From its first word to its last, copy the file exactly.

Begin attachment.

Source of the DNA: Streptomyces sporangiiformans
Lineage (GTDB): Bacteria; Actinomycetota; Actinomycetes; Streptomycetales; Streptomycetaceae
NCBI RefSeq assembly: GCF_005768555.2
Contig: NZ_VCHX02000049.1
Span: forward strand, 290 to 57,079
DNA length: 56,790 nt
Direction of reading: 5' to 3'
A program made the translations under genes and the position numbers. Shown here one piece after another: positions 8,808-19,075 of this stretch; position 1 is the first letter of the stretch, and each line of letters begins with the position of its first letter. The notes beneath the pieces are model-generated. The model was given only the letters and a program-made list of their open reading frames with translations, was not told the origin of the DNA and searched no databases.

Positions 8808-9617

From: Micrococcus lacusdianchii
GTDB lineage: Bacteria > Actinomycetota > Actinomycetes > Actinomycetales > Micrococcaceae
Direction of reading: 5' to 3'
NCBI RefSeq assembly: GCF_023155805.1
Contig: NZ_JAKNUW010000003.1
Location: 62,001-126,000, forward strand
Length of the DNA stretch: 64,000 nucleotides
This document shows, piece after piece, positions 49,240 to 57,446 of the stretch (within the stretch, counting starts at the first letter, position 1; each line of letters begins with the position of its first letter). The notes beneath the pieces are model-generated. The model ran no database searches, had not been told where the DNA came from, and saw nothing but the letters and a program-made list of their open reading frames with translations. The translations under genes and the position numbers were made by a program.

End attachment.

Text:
Source of the DNA: Streptomyces sporangiiformans
Lineage (GTDB): Bacteria; Actinomycetota; Actinomycetes; Streptomycetales; Streptomycetaceae
NCBI RefSeq assembly: GCF_005768555.2
Contig: NZ_VCHX02000049.1
Span: forward strand, 290 to 57,079
DNA length: 56,790 nt
Direction of reading: 5' to 3'
A program made the translations under genes and the position numbers. Shown here one piece after another: positions 8,808-19,075 of this stretch; position 1 is the first letter of the stretch, and each line of letters begins with the position of its first letter. The notes beneath the pieces are model-generated. The model was given only the letters and a program-made list of their open reading frames with translations, was not told the origin of the DNA and searched no databases.

Positions 8808-9617

From: Micrococcus lacusdianchii
GTDB lineage: Bacteria > Actinomycetota > Actinomycetes > Actinomycetales > Micrococcaceae
Direction of reading: 5' to 3'
NCBI RefSeq assembly: GCF_023155805.1
Contig: NZ_JAKNUW010000003.1
Location: 62,001-126,000, forward strand
Length of the DNA stretch: 64,000 nucleotides
This document shows, piece after piece, positions 49,240 to 57,446 of the stretch (within the stretch, counting starts at the first letter, position 1; each line of letters begins with the position of its first letter). The notes beneath the pieces are model-generated. The model ran no database searches, had not been told where the DNA came from, and saw nothing but the letters and a program-made list of their open reading frames with translations. The translations under genes and the position numbers were made by a program.